(Fig. 10).

7. The selection of the point of rotation to move the proximal femur to the planned CCD value (130°) plays a key role. The overlapping area of the distal and proximal femur regions corresponds to the area of the resected bone wedge; the angle of the bone wedge is 37.08°, and the base is 17.39 mm (Fig. 11).

8. After removal of the bone wedge, the distal and proximal femur regions are compared (Fig. 12).

Discussion

The data obtained when comparing the uniplanar planning technique with 3D modeling are presented in Table 1.

A comparative analysis of the 3D modeling and uniplanar planning calculations was performed in 27 patients (32 hip joints). The mean difference in measuring the angular indicators was 6° ± 2° (P < 0.05), and the difference in the linear indicators was 4 mm ± 2 mm (P < 0.05).

Pre-operative planning using uniplanar skiagrams had the following disadvantages:

Table 1

Comparison of the results obtained by calculation based on uniplanar planning and 3D modeling

Indicators

Uniplanar planning

3D modeling

Caput–collum–diaphyseal angle

91

95.66

Anteversion, °

3.45˚

Dissected wedge angle, °

30

37.08

Bone wedge base, mm

25

17.39

In the X-ray images, the hip joint structures overlap and shade each other, making a reliable assessment difficult. In such cases, patient positioning and the degree of the surgeon’s spatial reasoning are critical.

When superposing the uniplanar model and 3D bone, inaccuracies inevitably occur, leading to the distortion of preset parameters.

These challenges lead to errors during corrective osteotomy, which has an adverse effect on treatment outcomes.

The 3D technique differs from the uniplanar planning in the following ways:

The lines drawn from the different projections in the 3D program provide optimal accuracy of the calculation of angular values.

The use of 3D modeling allows the accurate planning of the correction of the femoral anteversion.

Errors in determining the true form and shape of the resected bone wedge are minimized.

A virtual catalogue of metal hardware permits the selection of the necessary fixator with optimal accuracy.

Several treatment options can be modeled and an optimal one selected to achieve successful treatment results.

Conclusion

The use of X-ray images for angular calculations is neither accurate nor reliable for pre-operative planning and performance of corrective osteotomy of the femur. The use of 3D modeling minimizes the possibility of human errors, which improves treatment results due to the increased accuracy of both the planning and surgical interventions [5]. The correct selection of osteotomy level, shape of the bone wedge, and type of metal hardware not only determines the course of surgery but also impacts the entire treatment outcome.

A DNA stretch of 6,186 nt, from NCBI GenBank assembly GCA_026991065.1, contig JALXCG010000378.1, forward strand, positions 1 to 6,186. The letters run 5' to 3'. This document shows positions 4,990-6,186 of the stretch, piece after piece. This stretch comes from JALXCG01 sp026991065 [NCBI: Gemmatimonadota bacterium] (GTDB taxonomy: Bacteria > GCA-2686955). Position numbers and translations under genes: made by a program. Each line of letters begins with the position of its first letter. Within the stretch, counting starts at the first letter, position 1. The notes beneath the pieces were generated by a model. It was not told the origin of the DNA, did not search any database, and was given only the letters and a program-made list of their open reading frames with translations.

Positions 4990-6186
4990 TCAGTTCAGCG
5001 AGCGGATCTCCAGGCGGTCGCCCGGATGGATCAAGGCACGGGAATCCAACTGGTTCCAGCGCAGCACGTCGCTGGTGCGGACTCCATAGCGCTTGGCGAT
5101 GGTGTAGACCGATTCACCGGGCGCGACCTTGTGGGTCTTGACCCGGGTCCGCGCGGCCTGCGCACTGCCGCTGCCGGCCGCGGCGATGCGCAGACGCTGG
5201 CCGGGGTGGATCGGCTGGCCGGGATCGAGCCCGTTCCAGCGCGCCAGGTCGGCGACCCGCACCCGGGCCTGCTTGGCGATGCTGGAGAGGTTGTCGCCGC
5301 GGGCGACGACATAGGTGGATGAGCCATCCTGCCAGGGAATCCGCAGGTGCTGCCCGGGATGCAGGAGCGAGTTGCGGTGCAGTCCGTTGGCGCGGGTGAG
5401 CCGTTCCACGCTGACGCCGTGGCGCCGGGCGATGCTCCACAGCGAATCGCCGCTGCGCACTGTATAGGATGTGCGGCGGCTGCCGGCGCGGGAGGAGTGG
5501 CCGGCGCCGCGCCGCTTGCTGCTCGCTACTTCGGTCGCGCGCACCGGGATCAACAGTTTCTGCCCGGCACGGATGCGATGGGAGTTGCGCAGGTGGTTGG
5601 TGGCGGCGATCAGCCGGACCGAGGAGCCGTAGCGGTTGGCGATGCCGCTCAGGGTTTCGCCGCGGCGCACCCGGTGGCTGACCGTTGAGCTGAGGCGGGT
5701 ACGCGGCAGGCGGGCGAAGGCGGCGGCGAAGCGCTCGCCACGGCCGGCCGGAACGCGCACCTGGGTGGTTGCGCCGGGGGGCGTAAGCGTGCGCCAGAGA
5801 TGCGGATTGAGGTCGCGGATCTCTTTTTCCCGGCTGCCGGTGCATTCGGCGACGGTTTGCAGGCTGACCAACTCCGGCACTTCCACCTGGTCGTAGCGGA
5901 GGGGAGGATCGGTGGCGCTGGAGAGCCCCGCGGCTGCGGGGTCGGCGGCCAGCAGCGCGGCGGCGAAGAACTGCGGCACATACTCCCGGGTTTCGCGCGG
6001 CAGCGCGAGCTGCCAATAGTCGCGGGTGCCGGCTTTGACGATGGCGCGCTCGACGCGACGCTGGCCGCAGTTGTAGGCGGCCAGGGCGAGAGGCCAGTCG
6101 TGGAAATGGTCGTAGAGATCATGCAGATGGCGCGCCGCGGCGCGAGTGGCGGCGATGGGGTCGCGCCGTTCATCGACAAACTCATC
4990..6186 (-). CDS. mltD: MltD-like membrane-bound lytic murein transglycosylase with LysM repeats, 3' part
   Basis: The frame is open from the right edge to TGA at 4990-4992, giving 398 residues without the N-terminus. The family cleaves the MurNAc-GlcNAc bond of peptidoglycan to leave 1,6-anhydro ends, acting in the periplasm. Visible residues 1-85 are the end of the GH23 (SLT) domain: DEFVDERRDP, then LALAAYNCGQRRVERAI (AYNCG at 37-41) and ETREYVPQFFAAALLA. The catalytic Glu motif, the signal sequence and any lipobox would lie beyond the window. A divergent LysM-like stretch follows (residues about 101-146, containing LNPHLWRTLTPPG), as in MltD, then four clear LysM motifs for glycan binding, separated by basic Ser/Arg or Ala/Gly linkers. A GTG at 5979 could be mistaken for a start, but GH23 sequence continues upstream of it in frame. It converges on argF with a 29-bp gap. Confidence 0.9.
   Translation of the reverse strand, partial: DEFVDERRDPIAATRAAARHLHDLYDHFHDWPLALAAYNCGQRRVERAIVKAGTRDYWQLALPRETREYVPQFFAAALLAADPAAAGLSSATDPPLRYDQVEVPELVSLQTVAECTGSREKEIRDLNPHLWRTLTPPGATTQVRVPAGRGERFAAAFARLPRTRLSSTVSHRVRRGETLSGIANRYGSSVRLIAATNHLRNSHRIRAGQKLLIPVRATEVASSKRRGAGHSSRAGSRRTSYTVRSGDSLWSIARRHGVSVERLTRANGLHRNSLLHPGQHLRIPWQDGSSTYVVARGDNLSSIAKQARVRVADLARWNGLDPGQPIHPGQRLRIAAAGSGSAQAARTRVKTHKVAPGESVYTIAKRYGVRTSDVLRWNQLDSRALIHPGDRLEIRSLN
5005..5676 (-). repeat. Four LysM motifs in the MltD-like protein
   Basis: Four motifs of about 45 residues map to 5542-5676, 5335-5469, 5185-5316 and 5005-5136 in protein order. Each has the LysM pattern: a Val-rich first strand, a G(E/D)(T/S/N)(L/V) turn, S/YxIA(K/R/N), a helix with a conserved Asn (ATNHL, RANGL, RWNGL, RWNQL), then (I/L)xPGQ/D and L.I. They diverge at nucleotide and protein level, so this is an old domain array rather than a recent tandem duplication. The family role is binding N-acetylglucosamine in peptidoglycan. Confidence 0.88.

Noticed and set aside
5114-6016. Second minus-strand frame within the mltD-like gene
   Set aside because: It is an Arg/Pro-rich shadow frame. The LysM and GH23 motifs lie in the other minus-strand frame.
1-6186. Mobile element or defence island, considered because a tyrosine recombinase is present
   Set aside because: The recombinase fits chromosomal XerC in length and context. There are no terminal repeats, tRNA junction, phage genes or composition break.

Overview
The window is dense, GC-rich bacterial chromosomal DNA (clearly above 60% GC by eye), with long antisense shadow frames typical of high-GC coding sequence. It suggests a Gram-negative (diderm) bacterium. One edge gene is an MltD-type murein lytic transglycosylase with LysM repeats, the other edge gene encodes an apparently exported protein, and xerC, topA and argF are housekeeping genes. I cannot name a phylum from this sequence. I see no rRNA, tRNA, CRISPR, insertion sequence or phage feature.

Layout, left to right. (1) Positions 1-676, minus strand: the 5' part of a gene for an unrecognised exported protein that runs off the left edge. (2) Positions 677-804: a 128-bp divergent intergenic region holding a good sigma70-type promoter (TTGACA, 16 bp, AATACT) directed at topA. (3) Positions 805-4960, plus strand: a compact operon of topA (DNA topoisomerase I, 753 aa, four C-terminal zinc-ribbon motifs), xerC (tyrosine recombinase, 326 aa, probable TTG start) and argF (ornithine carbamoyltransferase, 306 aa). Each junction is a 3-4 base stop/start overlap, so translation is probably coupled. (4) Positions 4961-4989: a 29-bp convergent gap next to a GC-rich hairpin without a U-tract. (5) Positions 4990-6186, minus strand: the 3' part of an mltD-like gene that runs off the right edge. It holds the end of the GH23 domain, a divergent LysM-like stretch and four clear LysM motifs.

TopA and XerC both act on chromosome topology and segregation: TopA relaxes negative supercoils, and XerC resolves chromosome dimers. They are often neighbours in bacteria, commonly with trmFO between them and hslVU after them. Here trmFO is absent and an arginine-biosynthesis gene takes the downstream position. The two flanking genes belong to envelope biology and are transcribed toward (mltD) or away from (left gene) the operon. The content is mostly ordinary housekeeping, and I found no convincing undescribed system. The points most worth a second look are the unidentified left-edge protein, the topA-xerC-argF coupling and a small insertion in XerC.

Competent surgical planning not only indicates the surgeon’s professionalism but also their work culture. In specialized orthopedic departments, reparative interventions require the compilation 
of high-quality pre-operative planning prior to surgery [1].

Corrective osteotomy of the femur using an individual template will be presented in the second part of this paper.

Information on funding and conflict of interest

The authors declare no conflicts of interest related to the publication of the present paper. The work was performed as part of the research approved by The Turner Scientific and Research Institute for Children’s Orthopedics, Saint Petersburg, Russian Federation.

Alexey G Baindurashvili

The Turner Scientific and Research Institute for Childrens Orthopedics

Author for correspondence.
Email: turner01@mail.ru
MD, PhD, professor, corresponding member of RAS, honored doctor of the Russian Federation, Director of The Turner Scientific and Research Institute for Children’s Orthopedics

Vladimir E Baskov

The Turner Scientific and Research Institute for Childrens Orthopedics

Email: dr.baskov@mail.ru
MD, PhD, head of the department of hip pathology. The Turner Scientific and Research Institute for Children’s Orthopedics

Anastasia V Filippova

The Turner Scientific and Research Institute for Childrens Orthopedics

Email: mmers@list.ru
MD, research associate of the scientific-organizational department. The Turner Scientific and Research institute for Children’s Orthopedics.

Pavel I Bortulev

The Turner Scientific and Research Institute for Childrens Orthopedics

Email: pavel.bortulev@yandex.ru
MD, research associate of the department of hip pathology. The Turner Scientific and Research Institute for Children’s Orthopedics

Dmitry B Barsukov

The Turner Scientific and Research Institute for Childrens Orthopedics

Email: dbbarsukov@gmail.com
MD, PhD, senior research associate of the department of hip pathology. The Turner Scientific and Research Institute for Children’s Orthopedics

Ivan Y Pozdnikin

The Turner Scientific and Research Institute for Childrens Orthopedics

Email: pozdnikin@gmail.com
MD, PhD, research associate of the department of hip pathology. The Turner Scientific and Research Institute for Children’s Orthopedics

Sergei Y Voloshin

The Turner Scientific and Research Institute for Childrens Orthopedics

Email: volochin_ortoped@mail.ru
MD, PhD, chief of the department of hip pathology. The Turner Scientific and Research Institute for Children’s Orthopedics

Tamila V Baskaeva

The Turner Scientific and Research Institute for Childrens Orthopedics

Email: tamila-baskaeva@mail.ru
MD, orthopedic surgeon of the Turner Scientific and Research Institute for Children’s Orthopedics.

Mahmoud S Poznovich

The Turner Scientific and Research Institute for Childrens Orthopedics

Email: tamila-baskaeva@mail.ru
MD, PhD student of the Turner Scientific and Research Institute for Children’s Orthopedics

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CrossRef     2 citations

  • Ma YH, Shi TC. The Design of Deformed Femur Osteotomy System. Journal of Physics: Conference Series. 2018;1098:012007. doi: 10.1088/1742-6596/1098/1/012007
  • Baskov VE, Baindurashvili AG, Filippova AV, Barsukov DB, Krasnov AI, Pozdnikin IY, et al. Planning corrective osteotomy of the femoral bone using three-dimensional modeling. Part II. Pediatric Traumatology, Orthopaedics and Reconstructive Surgery. 2017;5(3):74. doi: 10.17816/PTORS5374-79

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Copyright (c) 2016 Baindurashvili A.G., Baskov V.E., Filippova A.V., Bortulev P.I., Barsukov D.B., Pozdnikin I.Y., Voloshin S.Y., Baskaeva T.V., Poznovich M.S.